Cryptanalyst Marc Stevens from the Centrum Wiskunde & Informatica (CWI) – the national research centre for mathematics and computer science in the Netherlands– developed new forensic software to protect cryptographic systems against attacks such as the recent Flame virus: 'collision attacks'. With advanced mathematical techniques he proved that not only the widely used MD5 standard is no longer safe for digital signatures and internet security, but also SHA-1. This research is part of his PhD research at CWI. Marc Stevens defends his thesis 'Attacks on Hash Functions and Applications' at Leiden University on 19 June 2012. Recently he also analyzed the Flame virus, and discovered it uses a new, yet unknown variant of a collision attack.
During his PhD research Marc Stevens investigated in particular the MD5 and SHA-1 hash functions, international standards that are commonly used for digital signatures on certificates, applications, emails and documents. He constructed more efficient and flexible attacks on MD5 by introducing so-called 'chosen-prefix collisions'. In addition, he made a step forwards towards a practical attack on SHA-1. The method he devised is more accurate, more successful and more flexible than previous approaches. Finally, Stevens designed a method that can detect if communications and files are constructed with collision attacks, so connections can be blocked before sensitive information is being leaked.
In 2008, mathematician Marc Stevens became worldwide known by 'cracking' the https internet security with an international team. "If, instead of us, malicious parties would have done this, then, for instance, the international payment traffic could have been hacked without being noticed", said Stevens. The industry responded quickly: international Certification Authorities abandoned MD5 for internet security within a few days. The Netherlands thus contributed significantly to the global Internet safety. Cracking https was published in media as the New York Times and Le Monde. His research led to several awards, including the prestigious Best Paper Award of CRYPTO 2009, one of the top conferences in cryptographic research. "However, MD5 is still being used in many applications," says Stevens. "For companies it is often a tradeoff between the risks and costs to replace these standards. That’s why I have designed software that can detect collision attacks like the one from the Flame virus".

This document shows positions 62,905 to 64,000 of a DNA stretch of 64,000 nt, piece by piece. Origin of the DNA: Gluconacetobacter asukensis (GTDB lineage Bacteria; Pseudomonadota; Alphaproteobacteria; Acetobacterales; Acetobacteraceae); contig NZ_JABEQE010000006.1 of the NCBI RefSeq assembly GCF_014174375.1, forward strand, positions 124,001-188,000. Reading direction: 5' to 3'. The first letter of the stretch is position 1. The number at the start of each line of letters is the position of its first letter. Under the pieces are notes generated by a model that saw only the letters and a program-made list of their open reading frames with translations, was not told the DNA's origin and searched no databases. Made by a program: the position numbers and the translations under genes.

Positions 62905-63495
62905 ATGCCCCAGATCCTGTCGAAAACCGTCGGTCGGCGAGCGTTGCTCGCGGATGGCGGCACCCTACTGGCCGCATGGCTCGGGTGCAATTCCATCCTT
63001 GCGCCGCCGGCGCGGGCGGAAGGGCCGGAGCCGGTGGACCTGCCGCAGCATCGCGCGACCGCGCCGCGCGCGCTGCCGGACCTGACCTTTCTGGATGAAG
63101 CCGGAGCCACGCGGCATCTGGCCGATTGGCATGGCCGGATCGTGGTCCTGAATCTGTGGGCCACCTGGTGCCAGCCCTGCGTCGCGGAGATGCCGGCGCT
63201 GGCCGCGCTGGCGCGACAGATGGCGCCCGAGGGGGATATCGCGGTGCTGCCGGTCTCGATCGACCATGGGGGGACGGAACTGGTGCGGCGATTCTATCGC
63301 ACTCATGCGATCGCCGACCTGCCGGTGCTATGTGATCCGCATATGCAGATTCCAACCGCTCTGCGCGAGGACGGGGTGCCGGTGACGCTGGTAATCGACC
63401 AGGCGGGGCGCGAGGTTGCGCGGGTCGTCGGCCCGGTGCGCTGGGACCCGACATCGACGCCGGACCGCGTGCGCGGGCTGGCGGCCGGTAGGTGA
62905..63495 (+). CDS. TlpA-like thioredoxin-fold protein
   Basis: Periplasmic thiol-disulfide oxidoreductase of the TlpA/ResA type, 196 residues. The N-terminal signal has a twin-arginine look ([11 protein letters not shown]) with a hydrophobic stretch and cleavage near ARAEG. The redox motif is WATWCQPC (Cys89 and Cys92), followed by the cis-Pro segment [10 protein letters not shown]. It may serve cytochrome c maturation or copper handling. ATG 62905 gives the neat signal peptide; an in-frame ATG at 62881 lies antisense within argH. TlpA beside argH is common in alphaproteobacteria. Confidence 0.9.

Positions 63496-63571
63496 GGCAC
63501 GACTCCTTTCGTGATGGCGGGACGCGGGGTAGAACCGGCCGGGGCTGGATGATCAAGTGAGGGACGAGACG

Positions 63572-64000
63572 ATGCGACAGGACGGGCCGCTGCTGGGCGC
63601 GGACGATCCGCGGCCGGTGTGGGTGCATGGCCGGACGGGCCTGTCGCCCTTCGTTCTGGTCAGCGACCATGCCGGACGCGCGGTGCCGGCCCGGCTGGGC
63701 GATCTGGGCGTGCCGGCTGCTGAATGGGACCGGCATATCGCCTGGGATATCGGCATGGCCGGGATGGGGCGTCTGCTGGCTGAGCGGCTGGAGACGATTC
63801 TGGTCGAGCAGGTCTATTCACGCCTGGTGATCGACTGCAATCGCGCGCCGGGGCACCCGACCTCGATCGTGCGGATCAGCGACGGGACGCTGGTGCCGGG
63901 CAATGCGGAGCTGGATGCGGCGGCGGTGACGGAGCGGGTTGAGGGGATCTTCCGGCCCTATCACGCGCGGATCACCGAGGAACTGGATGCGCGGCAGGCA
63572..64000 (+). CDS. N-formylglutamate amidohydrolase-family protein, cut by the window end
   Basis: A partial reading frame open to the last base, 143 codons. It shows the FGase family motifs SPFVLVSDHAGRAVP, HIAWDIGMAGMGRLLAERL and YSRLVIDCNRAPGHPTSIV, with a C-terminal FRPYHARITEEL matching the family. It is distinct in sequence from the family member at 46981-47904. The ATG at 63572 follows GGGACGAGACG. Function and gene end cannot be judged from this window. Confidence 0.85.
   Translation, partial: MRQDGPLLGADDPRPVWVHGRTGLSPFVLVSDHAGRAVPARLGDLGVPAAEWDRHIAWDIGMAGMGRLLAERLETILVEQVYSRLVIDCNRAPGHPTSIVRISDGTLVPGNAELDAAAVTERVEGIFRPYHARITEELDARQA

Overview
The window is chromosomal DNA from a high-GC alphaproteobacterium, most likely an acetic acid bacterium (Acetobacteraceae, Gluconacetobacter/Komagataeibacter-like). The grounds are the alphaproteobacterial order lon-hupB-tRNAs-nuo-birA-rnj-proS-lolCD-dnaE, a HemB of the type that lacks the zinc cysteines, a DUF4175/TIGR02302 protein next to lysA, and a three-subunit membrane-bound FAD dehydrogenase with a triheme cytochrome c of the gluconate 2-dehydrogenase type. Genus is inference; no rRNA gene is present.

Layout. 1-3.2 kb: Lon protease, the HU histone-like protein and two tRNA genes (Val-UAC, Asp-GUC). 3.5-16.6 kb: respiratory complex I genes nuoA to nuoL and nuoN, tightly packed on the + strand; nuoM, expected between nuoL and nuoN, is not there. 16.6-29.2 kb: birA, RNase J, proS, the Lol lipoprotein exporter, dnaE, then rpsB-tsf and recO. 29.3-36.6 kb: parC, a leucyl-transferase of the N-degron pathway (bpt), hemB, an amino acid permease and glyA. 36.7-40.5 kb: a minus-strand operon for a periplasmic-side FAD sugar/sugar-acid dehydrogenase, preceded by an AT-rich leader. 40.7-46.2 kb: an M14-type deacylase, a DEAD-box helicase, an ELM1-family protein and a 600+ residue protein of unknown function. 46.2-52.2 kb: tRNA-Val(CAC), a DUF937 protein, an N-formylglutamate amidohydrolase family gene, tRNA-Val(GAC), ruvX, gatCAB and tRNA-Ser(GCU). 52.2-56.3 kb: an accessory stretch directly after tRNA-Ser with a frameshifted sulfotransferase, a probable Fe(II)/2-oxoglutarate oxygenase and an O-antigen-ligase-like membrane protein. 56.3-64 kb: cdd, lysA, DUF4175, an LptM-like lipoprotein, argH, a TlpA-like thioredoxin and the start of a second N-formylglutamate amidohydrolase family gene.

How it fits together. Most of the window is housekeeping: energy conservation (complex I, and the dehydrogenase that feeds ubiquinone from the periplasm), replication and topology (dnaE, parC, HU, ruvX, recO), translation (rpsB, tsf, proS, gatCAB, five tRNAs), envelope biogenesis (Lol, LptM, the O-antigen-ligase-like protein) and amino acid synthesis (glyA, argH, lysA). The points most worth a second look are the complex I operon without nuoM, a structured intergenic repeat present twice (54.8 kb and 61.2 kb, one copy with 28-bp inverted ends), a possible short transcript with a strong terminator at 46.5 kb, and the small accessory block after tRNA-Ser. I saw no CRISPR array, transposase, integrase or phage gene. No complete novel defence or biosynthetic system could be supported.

After his PhD defence Marc Stevens will become a postdoc researcher at CWI. The groundbreaking cryptography research is done in CWI’s Cryptology group, headed by Prof. Ronald Cramer. This group investigates fundamental cryptographic questions from a broad scientific perspective, particularly from mathematics, computer science and physics. The research was funded by Ronald Cramer's Vici grant from the Netherlands Organisation for Scientific Research (NWO).
- The PhD defence takes place on Tuesday 19 June 2012 in the Academiegebouw of Leiden University, Rapenburg 73 in Leiden.
- Promotores: Prof. R. Cramer (Centrum Wiskunde & Informatica and Leiden University) and Prof. A.K. Lenstra (École Polytechnique Fédérale de Lausanne); co-promotor dr. B.M.M. de Weger (Eindhoven University of Technology)
- PhD thesis Marc Stevens: http://www.cwi.nl/system/files/PhD-Thesis-Marc-Stevens-Attacks-on-Hash-Functions-and-Applications.pdf
- First press release on the analysis of the Flame virus (7 June 2012): http://www.cwi.nl/news/2012/cwi-cryptanalist-discovers-new-cryptographic-attack-variant-in-flame-spy-malware
- website marc Stevens: www.cwi.nl/~stevens
- website CWI Cryptology group: http://www.cwi.nl/research-groups/Cryptology
- website Ronald Cramer: www.cwi.nl/~cramer
Picture: part of the cover of Marc Steven's PhD thesis; cover design by Ankita Sonone.